Curse Of A Promise | TepFu: The art of disruptive marketing

Curse Of A Promise

Today I want to talk about the curse of a promise. 

Whenever I hear a supplier promise me something, I get a bit nervous and the reason I get a bit nervous is because promise is one of those words that is used by people who are trying to convince themselves. 

That’s what I believe.

“I promise I’ll do it” 

“I promise that’s what I mean” 

It almost seems like when people tell you they’re not lying. 

“No no I’m not lying, 100%, I’m definitely telling the truth honestly” 

A lot of the time that’s to mask a real outcome, event or activity. 

In marketing sadly there are plenty of people in my view who don’t know what they’re doing, like in any industry, and they’re just trying to put food on their table. And they give the rest of the industry a bad name. 

It’s the same in any industry, there’s always Cowboys. 

Ultimately it comes down to the fact that there’s too many BS merchants. 

Now before you all jump on me, what do I mean by BS? 

Well I don’t mean the people actually. I don’t think anyone is setting out to defraud anyone. On the contrary, people are trying to put food on the table in the best way they know how. And they may know something about marketing, they may know a fair amount about marketing, they may not be as expert as some others and therefore you’re you’re paying for them to learn whether they’re right or wrong. 

That’s where the promise comes from. 

“Yeah yeah I promise I’ve got this, I’ve got this, I know what I’m talking about” 

Makes me nervous. 

So I don’t mean the people, if I don’t mean the people when I’m talking about BS merchants, what do I mean? 

Well I mean the method. 

They’re very reliant on stats, they’re very potentially inexperienced, sub five years, how much experience could they have had compared to someone who’s had 40 years of experience? 

Ultimately they’re relying on science. 

I’ve talked in other episodes about the reliance on science (read more here). 

You need to focus on working someone who, or an agency whether it’s me or anybody else, in my view, and of course I would say this, but this is what I believe after 22 years in this industry, you need to focus on somebody who demonstrates they have chosen heart over science, they have chosen intuition over data. Because that comes from experience and knowledge, and it’s irreplaceable, you can’t teach it. 

The problem with that reliance on science is it’s only as good as the data. And things are always changing.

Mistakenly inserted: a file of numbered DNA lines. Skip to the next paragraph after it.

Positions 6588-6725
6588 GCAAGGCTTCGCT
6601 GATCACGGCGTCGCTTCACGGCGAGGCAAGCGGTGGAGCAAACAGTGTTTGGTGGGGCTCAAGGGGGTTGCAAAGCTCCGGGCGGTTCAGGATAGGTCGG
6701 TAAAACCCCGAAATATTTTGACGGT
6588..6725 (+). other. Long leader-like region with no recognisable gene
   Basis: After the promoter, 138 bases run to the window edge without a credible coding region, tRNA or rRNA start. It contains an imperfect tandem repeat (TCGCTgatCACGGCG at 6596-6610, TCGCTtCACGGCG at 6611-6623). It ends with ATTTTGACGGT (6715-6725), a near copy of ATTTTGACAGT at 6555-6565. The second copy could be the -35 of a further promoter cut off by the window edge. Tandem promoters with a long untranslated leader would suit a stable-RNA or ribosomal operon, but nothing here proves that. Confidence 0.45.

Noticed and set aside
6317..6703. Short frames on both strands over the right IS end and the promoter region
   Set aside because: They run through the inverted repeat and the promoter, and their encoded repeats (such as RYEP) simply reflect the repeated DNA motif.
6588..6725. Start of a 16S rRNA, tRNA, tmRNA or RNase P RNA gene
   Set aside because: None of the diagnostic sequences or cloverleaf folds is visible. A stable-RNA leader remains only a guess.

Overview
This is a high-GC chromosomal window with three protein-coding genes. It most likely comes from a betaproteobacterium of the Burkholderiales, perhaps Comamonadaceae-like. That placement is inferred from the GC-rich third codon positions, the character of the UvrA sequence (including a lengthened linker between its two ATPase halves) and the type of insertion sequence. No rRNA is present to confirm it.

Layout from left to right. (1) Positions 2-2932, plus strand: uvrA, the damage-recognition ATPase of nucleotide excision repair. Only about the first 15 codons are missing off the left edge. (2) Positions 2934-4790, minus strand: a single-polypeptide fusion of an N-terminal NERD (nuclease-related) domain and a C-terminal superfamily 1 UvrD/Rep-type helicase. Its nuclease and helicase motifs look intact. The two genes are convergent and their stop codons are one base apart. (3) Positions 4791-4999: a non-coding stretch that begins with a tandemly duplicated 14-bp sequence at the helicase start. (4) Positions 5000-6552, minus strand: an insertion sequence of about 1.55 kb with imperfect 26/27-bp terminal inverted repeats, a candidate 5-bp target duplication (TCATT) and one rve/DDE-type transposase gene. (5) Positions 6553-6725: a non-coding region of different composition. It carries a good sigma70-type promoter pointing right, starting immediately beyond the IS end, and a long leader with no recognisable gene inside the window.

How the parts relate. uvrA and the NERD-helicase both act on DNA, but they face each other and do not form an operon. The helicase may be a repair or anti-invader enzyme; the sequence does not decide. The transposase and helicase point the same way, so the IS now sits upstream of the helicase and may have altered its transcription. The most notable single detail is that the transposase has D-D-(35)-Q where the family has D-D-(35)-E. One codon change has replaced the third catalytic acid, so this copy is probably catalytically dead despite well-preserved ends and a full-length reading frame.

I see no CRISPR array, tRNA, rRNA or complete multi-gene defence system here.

So people will promise that they’re on to something, they know something, when actually they don’t have enough data to support that. Which is why they have to promise it in the first place. 

If they did have enough data to support it, and if they had enough experience and they knew it was the almost probable outcome, then they wouldn’t need to promise. Because their own confidence would reassure them that they knew what they were doing and that as a result based on everything they know that that’s what is the likely outcome. 

For me, you only need to be promising when you’re not sure. So if someone’s promising you to get to the top of Google, I don’t think they’re sure they can get you there. I think the reality is they’ve got a system and they’ve got numbers and they’re gonna game some algorithm, part of what Google does and they’ll get you an increased ranking. 

If they were 100% sure they can get you to the top of Google, why would they need to promise?

It doesn’t make sense because from a marketing perspective, all they need to do is demonstrate the results. They don’t need to promise it, it’s a sure thing. 

So the minute you hear the word promise, your radar should be going off. 

In marketing, science only works until it doesn’t. And in fact that’s in real life, science only works until it doesn’t. Now I’m not here poo pooing science, don’t get me wrong, but any experimental scientist, I’m sure would confirm, that you go on the data that you’ve accrued over time. You can predict but there’s nothing, no 100% certainty. It’s not possible to be 100% certain. 

A scientist once told me that we’ve had you know tons of evidence that gravity is real, and it’s absolutely perfect to extrapolate their evidence and confirm that gravity has been, is and will continue – but no scientists will guarantee a hundred percent. I promise you gravity will stay the same forever – it’s not possible. 

In marketing, science only works until it doesn’t and then people come up with another story to explain it. 

I’ve seen really poor marketeers get lucky and I’ve seen great marketeers fall through a lack of luck. And when the luck runs out and it will because you can’t rely on and just luck – intuition from experience wins the day.

You have to go with proven experience over time, not just the stats based luckier one-hit wonders. 

You have to do your research and make sure that you’re working with people who have built long careers on the back of being more right than wrong. Because they don’t need to promise, because they’re sure of what they’re doing, they’re not going to guarantee anything – in the same way lots of industries don’t guarantee. 

Because we accept that even if we’ve been right every time up until now, the odds of us being right every time after now isn’t realistic. 

So the minute you hear the word promise, your radar should go off, you should jump back a bit and start to realise that it’s probably not as certain as they’d like you to think.